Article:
As we just saw, hashtags make it easier to search and follow the Twitter conversations on specific topics at any time. Sometimes people gather around to discuss a specific topic at a specific time. This is a Twitter chat and a hashtag is the glue that brings the Twitter chat together.

We’ll now take a look at how Twitter Chats work and break down how you can get involved.

If you’d prefer to watch a video to learn, this is a great short overview of Twitter chats by The University of Nebraska Medical Center.

Twitter chats are one of the best ways for educators to connect with other educators, exchange and debate ideas, ask for help and provide assistance, find new resources and take action.

Twitter chats are where educators meet at a set “meeting time” to engage in conversations by sending out tweets on a topic using a designated hashtag during a specific time on a certain day. Most Twitter chats last for an hour.

During the Twitter chat, you’ll see educators tweet their responses in real time. The best way to participate in a Twitter chat is to set up a search for the hashtag in TweetDeck, Hootsuite, or in the Twitter app on your mobile device.

Check out Laura Moore’s video which explains how to take part in a Twitter chat using TweetDeck. The video goes for 25 minutes because Laura has recorded herself participating in an actual chat. You can just watch the first few minutes if you just want to learn how to get set up for a chat.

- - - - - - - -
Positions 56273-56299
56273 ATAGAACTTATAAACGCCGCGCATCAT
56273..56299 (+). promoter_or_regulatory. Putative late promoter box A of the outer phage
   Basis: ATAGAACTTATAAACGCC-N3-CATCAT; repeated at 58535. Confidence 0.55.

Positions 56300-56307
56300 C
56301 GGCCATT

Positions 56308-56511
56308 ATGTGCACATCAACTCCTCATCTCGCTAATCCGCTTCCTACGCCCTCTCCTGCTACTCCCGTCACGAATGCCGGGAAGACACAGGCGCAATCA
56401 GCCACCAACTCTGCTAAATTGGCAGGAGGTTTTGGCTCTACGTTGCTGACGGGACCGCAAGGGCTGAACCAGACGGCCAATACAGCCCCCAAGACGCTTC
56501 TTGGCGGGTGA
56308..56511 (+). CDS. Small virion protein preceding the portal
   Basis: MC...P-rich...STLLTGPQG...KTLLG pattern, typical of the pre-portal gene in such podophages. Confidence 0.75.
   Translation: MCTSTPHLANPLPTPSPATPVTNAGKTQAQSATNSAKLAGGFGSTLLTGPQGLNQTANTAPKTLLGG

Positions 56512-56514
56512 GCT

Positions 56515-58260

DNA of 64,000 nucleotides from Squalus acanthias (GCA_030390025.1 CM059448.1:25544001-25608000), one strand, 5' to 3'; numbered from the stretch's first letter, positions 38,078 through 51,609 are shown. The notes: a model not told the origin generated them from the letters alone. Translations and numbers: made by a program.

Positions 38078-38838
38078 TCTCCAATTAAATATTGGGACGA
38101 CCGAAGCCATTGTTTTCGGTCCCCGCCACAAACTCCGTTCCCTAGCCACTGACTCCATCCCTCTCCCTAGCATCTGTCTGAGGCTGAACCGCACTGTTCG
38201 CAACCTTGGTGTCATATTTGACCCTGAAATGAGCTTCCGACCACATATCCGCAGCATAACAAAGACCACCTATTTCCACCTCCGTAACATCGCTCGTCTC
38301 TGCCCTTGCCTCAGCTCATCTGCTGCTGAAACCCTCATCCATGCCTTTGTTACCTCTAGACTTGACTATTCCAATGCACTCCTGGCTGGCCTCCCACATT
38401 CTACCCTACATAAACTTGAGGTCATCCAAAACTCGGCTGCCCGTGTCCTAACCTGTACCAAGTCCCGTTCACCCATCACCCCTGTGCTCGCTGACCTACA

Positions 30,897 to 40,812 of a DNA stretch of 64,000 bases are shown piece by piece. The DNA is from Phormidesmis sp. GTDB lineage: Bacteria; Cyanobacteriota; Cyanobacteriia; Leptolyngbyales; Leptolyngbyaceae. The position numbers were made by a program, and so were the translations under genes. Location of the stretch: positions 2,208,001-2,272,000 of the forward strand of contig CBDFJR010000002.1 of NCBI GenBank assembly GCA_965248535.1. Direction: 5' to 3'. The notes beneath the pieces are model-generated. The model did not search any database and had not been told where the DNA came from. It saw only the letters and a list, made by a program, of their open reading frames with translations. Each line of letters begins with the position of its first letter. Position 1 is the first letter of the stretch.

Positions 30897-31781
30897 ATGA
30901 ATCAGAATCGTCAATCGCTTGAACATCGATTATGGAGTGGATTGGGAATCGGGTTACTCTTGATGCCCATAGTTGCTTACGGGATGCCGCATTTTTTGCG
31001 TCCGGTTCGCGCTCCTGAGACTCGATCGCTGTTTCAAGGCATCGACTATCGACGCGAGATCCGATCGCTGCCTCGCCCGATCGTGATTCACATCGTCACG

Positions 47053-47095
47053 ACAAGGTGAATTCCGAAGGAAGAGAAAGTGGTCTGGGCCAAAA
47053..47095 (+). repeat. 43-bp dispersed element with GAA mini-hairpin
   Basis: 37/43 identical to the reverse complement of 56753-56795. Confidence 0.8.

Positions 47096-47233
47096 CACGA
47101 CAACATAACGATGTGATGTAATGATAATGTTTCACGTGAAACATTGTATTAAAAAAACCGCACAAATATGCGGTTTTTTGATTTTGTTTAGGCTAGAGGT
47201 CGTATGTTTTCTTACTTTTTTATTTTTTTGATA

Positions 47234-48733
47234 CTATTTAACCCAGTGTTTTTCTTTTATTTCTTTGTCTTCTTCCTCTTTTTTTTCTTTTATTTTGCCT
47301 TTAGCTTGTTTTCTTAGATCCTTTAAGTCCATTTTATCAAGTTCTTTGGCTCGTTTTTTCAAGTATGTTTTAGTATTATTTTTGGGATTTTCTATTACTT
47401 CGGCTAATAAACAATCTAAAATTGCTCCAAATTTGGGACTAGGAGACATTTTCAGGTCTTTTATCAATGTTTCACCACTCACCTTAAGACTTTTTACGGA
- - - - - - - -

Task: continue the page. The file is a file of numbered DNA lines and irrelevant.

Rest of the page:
Participating In A Twitter Chat

Twitter chats normally have a moderator (or several) who guide the conversation during the chat using a Question and Answer format.

Prior to the Twitter chat, the moderators decide on the topic of the chat and organize a series of 5-10 questions to ask during the chat.

Below is an example of a Twitter chat using #moedchat (Missouri Educators Chat).

The chat normally starts by introducing the topic and asking participants to introduce themselves.

Welcome to chat

Participants respond by including the hashtag for the chat in their tweet (in this example all replies include the hashtag #moedchat).

Recipients respond

Once introductions are finished the moderators will commence guiding the conversation using their questions. Each question is normally starts with a Q and a number to indicate which question it is.

Moderator question

Participants’ replies normally start with an A and a number to indicate which question they are answering as well as the chat hashtag.


Twitter chats are a conversation — you can add your extra thoughts to anyone’s answer by replying to their tweet and including the hashtag. Provided the hashtag is included, everyone in the Twitter chat will see your reply.


I Can’t Keep Up With A Twitter Chat

Tweets can fly fast in a Twitter chat! Don’t worry if you can’t keep up.